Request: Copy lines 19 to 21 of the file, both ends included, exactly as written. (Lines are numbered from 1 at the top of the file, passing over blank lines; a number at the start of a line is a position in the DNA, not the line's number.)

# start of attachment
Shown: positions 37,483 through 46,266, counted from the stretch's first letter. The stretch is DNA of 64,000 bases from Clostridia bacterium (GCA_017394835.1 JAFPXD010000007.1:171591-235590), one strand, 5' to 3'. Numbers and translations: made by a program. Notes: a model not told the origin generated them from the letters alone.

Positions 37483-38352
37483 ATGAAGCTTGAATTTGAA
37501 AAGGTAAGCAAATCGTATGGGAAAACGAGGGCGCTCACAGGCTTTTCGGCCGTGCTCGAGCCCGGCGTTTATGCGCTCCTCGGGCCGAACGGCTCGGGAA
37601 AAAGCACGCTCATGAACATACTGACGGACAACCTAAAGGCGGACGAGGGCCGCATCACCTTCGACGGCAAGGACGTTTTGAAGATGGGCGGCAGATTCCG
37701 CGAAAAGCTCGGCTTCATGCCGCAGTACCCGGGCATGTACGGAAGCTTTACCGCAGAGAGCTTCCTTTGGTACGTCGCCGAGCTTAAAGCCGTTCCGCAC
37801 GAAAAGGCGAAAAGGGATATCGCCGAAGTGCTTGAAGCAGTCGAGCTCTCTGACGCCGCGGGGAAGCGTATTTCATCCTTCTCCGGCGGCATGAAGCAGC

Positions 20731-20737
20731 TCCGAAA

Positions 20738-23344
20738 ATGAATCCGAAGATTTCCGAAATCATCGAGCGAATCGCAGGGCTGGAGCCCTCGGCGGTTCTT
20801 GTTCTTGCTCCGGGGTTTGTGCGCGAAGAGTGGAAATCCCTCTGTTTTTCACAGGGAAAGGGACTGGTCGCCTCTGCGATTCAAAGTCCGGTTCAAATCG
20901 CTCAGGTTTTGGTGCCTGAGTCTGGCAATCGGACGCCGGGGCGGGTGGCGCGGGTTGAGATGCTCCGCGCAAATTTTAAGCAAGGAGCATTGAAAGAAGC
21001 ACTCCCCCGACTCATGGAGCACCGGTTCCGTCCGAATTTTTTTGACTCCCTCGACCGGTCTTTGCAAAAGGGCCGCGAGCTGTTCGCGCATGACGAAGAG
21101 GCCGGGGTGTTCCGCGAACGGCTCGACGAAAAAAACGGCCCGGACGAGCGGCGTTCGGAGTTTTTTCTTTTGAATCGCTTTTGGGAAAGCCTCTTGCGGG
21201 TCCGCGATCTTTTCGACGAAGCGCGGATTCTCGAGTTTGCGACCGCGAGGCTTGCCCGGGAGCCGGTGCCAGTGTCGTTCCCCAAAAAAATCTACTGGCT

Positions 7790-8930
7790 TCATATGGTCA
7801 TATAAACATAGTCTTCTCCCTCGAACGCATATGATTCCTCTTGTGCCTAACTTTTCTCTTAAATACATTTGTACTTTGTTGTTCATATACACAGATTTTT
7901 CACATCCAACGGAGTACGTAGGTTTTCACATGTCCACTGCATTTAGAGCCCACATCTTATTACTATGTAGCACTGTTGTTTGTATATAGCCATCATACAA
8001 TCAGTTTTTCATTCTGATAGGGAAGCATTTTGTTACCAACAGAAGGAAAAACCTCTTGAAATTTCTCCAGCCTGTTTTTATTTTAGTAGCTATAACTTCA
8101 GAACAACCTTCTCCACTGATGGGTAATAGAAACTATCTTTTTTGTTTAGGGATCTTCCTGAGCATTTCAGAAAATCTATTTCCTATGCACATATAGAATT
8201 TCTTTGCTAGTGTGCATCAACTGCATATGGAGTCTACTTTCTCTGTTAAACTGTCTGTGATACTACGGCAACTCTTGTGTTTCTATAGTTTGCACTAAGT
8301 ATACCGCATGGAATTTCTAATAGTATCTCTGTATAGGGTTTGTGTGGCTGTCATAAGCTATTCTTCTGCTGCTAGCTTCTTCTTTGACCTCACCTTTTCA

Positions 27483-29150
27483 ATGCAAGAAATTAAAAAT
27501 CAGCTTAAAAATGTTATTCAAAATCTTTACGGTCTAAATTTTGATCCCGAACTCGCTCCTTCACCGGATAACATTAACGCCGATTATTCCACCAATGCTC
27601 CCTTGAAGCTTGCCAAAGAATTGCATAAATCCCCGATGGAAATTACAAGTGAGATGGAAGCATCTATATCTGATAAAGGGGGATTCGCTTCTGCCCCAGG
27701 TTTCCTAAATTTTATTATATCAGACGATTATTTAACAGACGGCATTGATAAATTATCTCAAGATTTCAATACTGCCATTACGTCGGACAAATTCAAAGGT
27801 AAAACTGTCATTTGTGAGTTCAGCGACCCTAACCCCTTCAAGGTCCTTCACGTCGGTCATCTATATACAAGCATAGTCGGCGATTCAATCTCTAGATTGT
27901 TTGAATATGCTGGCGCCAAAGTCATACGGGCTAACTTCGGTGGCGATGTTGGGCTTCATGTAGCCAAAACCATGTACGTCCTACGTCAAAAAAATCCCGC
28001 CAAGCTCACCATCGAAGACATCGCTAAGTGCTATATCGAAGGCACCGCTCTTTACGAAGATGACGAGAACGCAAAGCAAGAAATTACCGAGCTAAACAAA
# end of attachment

7801 TATAAACATAGTCTTCTCCCTCGAACGCATATGATTCCTCTTGTGCCTAACTTTTCTCTTAAATACATTTGTACTTTGTTGTTCATATACACAGATTTTT
7901 CACATCCAACGGAGTACGTAGGTTTTCACATGTCCACTGCATTTAGAGCCCACATCTTATTACTATGTAGCACTGTTGTTTGTATATAGCCATCATACAA
8001 TCAGTTTTTCATTCTGATAGGGAAGCATTTTGTTACCAACAGAAGGAAAAACCTCTTGAAATTTCTCCAGCCTGTTTTTATTTTAGTAGCTATAACTTCA